Ask Loved Ones For Recommendations

In an internet age, word of mouth remains one of your best tools for finding quality child care. Ask friends, coworkers, siblings, or even past nannies for recommendations.

Do Your Homework

If you seek a nanny online, take a close look at LinkedIn and other social media accounts. This will grant you a better feel for your future nanny’s credentials and conduct.

Aim For Consistency

As you seek a nanny, maintain scheduling and consistency as chief priorities. Your child’s routine will see enough shakeups as is; constant changes in nannies (or their timeline) will make this period more stressful than it needs to be.

Let prospective nannies know of your family’s situation. Be upfront about scheduling demands.

Including Child Care in Your Parenting Plan

If you work with your ex to develop a parenting plan, highlight nanny and babysitting arrangements as a key consideration. Your parenting plan can stipulate notification or even approval of new child care providers. Unless specifically specified in your plan, you’ll hold little sway in how your ex handles child care during his or her parenting time.

As you move forward with your parenting plan and other custody considerations, don’t hesitate to contact the Brown Law Offices at 763-323-6555. Our team will carefully guide you through every step of the custody process.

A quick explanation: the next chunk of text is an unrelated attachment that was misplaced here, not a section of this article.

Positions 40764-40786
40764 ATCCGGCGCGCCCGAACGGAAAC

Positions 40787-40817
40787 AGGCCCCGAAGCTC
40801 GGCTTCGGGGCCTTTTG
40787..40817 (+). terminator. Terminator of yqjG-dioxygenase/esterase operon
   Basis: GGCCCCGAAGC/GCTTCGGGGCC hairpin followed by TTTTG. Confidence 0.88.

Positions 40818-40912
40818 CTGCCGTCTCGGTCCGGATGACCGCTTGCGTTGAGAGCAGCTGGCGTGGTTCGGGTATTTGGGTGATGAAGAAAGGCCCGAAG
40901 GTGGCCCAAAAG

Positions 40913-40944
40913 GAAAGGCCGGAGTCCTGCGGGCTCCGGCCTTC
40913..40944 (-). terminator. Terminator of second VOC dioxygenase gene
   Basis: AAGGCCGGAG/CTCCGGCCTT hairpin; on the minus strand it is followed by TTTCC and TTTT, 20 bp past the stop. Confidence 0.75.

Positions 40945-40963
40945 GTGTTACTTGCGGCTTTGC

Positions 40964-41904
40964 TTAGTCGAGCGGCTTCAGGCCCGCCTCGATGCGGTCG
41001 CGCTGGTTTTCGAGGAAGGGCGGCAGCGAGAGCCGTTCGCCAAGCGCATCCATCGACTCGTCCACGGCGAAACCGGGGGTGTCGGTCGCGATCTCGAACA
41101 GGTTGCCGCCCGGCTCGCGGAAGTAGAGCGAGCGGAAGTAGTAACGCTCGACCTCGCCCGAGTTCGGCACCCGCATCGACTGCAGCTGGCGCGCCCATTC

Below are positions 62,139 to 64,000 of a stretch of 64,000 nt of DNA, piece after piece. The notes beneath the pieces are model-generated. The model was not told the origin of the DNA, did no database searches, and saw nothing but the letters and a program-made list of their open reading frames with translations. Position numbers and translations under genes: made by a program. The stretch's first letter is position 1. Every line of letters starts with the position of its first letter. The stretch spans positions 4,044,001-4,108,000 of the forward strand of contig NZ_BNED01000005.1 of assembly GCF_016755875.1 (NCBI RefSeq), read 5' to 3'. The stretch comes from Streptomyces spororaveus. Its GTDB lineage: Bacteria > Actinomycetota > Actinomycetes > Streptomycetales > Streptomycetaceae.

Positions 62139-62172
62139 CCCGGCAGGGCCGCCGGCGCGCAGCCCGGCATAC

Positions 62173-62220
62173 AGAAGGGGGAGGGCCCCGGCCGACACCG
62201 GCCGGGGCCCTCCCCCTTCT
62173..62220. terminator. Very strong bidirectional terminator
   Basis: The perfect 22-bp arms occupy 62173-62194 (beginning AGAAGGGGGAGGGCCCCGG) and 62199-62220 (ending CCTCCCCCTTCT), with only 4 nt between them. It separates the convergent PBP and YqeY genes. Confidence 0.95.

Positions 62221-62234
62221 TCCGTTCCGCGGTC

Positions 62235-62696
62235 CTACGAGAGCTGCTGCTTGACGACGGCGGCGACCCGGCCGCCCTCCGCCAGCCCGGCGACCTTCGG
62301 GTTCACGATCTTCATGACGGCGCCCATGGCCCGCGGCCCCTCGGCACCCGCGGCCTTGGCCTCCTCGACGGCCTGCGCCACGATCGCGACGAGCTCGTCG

There’s no escaping it: your divorce will be tough on your children. While they may ultimately benefit from happier parents and reduced household fighting, any change this significant is bound to be challenging. Unfortunately, the trouble doesn’t end with emotional duress; your split could have a real impact on your kids’ academic pursuits both now and years in the future.

Struggles in Math

A 2011 study published in the American Sociological Review found that children of divorce struggled to keep up with their non-divorced peers in math. Unfortunately, these issues did not disappear after the divorce; children who fell behind their peers remained behind. Interestingly, researchers didn’t see kids suffer academically until their parents’ divorce was underway.

The silver lining? Children of divorce maintained similar reading scores, perhaps because reading does not rely on cumulative knowledge to the same extent as math.

Long-Term Effects

Divorce-related academic problems in grade school may lead to further issues in high school and beyond. In The Unexpected Legacy of Divorce: A 25-Year Landmark Study, Judith Wallerstein, Julia Lewis, and Sandra Blakeslee reveal that adult children of divorce are less likely to graduate from college than their parents.